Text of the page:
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Tuesday, May 8, 2012

Photos For Profit

Ways to make income with your best images

This Article Features Photo Zoom
PhotoShelter makes selling prints a snap, with integrated social networking features.

You've made a ton of great photos. Why not turn your passion into profit? There are quite a few options for making money with your image library—more than ever before. Ten years ago you might have made prints at a local lab or in your home darkroom before soliciting local businesses and galleries for print sales. You might have sent duplicate slides to stock photo agencies in hopes that they would represent you, or to book publishers who might (in the rarest of instances) print your work. But today you're not limited to local businesses, mega-publishers or selective agencies. Selling your photographs is easier than ever, as long as you don't expect to get rich quick.

Like so many industries, stock photography has been democratized by the Internet. Sellers realized that there's a large market of buyers interested in nice work that isn't necessarily outstanding. These photographs sell for much less—often only a few dollars—but they're sold in much greater volumes than in the past. Instead of selling one photograph for $1,000, agencies sell 100 photos for $10 a pop.

The good news for photographers, especially those simply looking to earn a little extra income, is that literally anyone can license work as stock. The advent of "microstock" (a service that sells stock for tiny fees of only a few dollars per picture) means that many agencies are in need of vast quantities of pictures to keep their inventories fresh.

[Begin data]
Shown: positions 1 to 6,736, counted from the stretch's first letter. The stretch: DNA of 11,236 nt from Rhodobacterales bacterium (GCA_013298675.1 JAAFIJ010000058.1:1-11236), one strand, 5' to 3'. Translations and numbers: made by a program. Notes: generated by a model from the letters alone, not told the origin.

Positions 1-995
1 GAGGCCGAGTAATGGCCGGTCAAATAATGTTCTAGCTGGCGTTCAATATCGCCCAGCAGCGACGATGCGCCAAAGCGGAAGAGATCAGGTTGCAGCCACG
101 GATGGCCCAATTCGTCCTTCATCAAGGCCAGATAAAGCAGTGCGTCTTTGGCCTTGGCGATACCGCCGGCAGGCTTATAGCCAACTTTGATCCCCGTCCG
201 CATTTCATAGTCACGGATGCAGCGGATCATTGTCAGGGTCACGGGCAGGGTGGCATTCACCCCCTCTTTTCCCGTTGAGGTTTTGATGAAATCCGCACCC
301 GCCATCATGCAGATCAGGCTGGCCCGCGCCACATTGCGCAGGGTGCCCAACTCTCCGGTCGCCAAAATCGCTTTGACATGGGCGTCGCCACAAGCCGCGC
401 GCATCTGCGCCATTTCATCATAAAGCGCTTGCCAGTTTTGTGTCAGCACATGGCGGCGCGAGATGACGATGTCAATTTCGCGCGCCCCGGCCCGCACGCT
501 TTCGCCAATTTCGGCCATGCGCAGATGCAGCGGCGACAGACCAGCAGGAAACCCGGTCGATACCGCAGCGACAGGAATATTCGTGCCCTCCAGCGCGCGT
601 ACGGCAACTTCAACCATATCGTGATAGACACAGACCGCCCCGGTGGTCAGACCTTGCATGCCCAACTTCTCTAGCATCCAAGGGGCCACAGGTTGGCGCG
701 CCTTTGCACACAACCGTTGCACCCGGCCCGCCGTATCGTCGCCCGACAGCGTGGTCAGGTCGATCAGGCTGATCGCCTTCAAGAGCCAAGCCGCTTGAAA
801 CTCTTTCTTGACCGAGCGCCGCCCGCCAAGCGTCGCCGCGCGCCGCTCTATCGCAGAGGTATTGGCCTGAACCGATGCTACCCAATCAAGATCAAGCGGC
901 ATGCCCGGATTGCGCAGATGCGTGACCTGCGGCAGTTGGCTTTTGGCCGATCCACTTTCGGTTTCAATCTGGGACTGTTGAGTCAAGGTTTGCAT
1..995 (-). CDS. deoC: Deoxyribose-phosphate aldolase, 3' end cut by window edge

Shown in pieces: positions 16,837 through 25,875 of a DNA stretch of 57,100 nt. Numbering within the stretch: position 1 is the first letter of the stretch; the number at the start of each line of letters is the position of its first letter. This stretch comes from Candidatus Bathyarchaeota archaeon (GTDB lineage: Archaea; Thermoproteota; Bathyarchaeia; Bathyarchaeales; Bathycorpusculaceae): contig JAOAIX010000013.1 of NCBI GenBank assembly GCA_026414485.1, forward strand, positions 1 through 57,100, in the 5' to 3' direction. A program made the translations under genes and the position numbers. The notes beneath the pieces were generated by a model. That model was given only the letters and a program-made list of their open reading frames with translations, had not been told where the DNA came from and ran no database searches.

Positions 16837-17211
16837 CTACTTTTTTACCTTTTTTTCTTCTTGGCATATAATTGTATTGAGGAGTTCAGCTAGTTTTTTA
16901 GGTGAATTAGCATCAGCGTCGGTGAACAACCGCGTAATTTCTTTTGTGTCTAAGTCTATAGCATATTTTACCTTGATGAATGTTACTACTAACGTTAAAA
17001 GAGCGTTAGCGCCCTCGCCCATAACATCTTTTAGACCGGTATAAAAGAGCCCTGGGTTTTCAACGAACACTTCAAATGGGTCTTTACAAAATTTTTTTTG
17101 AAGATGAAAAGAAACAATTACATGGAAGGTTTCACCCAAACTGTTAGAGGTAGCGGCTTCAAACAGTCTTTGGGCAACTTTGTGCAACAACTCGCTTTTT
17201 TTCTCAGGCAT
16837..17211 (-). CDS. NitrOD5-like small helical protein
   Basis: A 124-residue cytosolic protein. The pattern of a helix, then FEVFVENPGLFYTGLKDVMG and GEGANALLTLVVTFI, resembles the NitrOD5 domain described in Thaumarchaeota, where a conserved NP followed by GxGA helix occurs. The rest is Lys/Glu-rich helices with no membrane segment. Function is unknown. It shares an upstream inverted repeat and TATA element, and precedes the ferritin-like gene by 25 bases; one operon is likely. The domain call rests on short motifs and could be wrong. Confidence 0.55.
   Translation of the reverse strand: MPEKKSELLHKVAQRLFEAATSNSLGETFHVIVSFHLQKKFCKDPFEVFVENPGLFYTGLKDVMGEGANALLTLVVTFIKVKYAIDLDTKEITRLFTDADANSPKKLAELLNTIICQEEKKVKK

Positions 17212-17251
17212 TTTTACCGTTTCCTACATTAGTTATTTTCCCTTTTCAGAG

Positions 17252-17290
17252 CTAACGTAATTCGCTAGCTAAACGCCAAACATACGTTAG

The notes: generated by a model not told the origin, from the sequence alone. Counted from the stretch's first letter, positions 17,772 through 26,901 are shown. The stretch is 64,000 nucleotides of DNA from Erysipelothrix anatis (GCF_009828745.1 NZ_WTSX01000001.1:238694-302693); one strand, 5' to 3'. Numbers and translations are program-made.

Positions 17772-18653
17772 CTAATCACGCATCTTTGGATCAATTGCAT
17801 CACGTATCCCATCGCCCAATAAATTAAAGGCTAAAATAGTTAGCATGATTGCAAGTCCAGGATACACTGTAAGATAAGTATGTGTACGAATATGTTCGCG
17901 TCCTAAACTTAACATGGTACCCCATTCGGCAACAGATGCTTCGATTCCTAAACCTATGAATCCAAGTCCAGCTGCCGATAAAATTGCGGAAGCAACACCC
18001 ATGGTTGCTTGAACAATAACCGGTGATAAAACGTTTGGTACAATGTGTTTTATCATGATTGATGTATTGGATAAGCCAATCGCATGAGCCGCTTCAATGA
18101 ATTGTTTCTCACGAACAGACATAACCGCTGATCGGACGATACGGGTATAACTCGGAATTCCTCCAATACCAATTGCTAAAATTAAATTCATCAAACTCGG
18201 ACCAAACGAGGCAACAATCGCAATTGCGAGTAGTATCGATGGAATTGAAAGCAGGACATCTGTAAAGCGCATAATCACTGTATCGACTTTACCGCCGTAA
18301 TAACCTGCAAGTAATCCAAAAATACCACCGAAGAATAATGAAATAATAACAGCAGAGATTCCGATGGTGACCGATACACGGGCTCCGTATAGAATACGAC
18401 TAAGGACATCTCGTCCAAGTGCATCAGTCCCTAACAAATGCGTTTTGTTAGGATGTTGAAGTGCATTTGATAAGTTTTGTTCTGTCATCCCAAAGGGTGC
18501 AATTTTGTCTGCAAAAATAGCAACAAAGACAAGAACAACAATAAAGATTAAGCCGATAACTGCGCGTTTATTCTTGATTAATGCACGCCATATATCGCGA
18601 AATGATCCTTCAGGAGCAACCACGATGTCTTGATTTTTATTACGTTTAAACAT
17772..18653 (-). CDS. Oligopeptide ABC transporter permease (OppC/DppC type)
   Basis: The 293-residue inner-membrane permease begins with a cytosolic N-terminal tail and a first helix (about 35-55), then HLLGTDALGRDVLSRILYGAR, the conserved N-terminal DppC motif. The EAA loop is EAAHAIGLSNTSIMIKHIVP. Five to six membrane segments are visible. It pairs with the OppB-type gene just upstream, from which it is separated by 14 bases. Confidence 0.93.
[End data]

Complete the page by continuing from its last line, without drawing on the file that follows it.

Dreamstime's map view helps buyers choose photos by location.
iStockphoto is the most prominent microstock agency. Started just a decade ago, it has revolutionized the industry by making it easy for literally anyone to license photographs. iStockphoto licenses royalty-free images, meaning a buyer pays a one-time flat fee to use an image however they see fit.

As a newbie, you'll only get a small portion of the licensing fee while iStockphoto retains the majority. But the better your work—determined by the popularity of your downloads—the bigger your take can be. You can even make iStockphoto your exclusive distributer and garner a 45% cut of every sale.

Lest you think iStockphoto is the only game in town, there are plenty of rivals in the microstock arena. Consider Dreamstime, Fotolia and Shutterstock, each of which works much the same way to offer affordable, royalty-free downloads worldwide. Even Flickr now offers the opportunity to license your photographs via Getty Images simply by clicking a check box.

The key with any of these services is not only quality (the better your work, the more it will sell), but also quantity. If you're going to augment your income a dollar at a time, the more images you have to sell, the more opportunities you'll have. The business benefit is the more you upload, the more you'll sell and the more you'll make. But the real benefit is personal: You'll have a new incentive to take more pictures more often.

Fotolia's seller dashboard gives you an overview of your images, sales and other stats to help you evaluate your strategy.
If you're not interested in the microstock approach, there are still outlets for rights-managed stock. Getty Images, the parent company of iStockphoto, has long been dominant in the rights-managed industry where licensors pay a higher per-image fee for select images and specific uses. These agencies have higher standards and are more difficult to break into, but the rewards are also greater.

Some photographers have taken to licensing stock on their own with help from web services that simplify the transaction. PhotoShelter, for instance, integrates the ability to license stock images for every image on your website. The large network of PhotoShelter members also serves to pool the talents of many into a one-stop shop for buyers.


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